I still vividly remember my father's face - wrinkled, apprehensive, warm - as he last wished me farewell fourteen years ago. He stood outside the rusty door of my family's home in a Gaza refugee camp wearing old yellow pyjamas and a seemingly ancient robe. As I hauled my one small suitcase into a taxi that would take me to an Israeli airport an hour away, my father stood still. I wished he would go back inside; it was cold and the soldiers could pop up at any moment.
It's all too convenient for the BBC website to describe the ongoing bloodshed between Hamas and Fatah supporters in the Gaza Strip as "inter-factional rivalry", and it's equally fitting for the Washington Post to narrate the same unfortunate events - which have left many Palestinians dead and wounded - as if they are entirely detached from their adjoining regional and international milieus.
Palestinian groups have recently suggested a ceasefire, in exchange for a cessation of Israeli violence. Ehud Olmert responded with a conciliatory speech, cleverly timed with President Bush's arrival to Jordan on November 29 for a two-day conference with top Iraqi officials.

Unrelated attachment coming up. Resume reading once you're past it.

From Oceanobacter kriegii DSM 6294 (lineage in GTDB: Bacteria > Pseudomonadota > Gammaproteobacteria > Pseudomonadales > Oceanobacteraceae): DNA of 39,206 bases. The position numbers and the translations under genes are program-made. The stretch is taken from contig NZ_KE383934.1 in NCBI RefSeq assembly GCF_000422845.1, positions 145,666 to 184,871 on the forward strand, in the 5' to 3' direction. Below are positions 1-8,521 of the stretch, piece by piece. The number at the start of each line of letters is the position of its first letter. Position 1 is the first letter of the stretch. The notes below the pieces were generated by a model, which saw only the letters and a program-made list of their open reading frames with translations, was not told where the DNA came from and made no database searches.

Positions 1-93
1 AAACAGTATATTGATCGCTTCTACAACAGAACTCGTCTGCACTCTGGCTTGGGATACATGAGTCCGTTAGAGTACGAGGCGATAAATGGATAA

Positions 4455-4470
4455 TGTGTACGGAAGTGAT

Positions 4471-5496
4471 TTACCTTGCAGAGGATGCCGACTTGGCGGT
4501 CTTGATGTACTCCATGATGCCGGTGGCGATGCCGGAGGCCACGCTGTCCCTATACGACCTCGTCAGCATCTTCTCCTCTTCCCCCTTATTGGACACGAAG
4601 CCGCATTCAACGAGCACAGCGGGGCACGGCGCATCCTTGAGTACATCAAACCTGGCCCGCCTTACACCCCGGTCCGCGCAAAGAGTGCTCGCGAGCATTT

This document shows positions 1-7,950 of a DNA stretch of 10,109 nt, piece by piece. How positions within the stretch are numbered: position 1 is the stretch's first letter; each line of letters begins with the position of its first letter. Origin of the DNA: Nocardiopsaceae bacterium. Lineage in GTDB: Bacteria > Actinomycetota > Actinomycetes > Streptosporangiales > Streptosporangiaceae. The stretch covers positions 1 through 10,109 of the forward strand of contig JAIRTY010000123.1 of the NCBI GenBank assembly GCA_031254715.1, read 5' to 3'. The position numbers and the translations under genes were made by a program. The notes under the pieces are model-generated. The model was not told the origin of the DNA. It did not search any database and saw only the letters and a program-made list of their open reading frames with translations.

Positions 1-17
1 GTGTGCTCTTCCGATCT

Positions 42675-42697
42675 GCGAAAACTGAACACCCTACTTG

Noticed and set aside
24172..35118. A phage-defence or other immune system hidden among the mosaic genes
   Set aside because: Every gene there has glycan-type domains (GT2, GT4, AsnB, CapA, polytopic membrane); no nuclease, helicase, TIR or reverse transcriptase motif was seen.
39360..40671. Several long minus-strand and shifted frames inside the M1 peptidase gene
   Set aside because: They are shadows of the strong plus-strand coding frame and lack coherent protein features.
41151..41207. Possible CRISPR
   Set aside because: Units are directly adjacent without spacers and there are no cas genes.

"God is greater than Israel and America," was the echoing cry of tens of thousands of Palestinians, who descended into the graveyard in grief stricken Beit Hanoun, in the northern Gaza Strip. They congregated in yet another familiar scene to bury their loved ones, killed by Israel's brutal war against the Palestinians.
The US administration’s double standards in dealing with the intensifyingnuclear crisis in
Considering the US-North Korea protracted standoff, one can only imagine howfoolishly disposed Iraqi dictator Saddam Hussein must now feel that hedidn’t pursue a more determined programme of weapons of mass destruction.Even if one would accept
Labeling as 'dangerous' the violent escalation in the Gaza Strip between supporters of the Fatah and Hamas movements is an understatement, to say the least.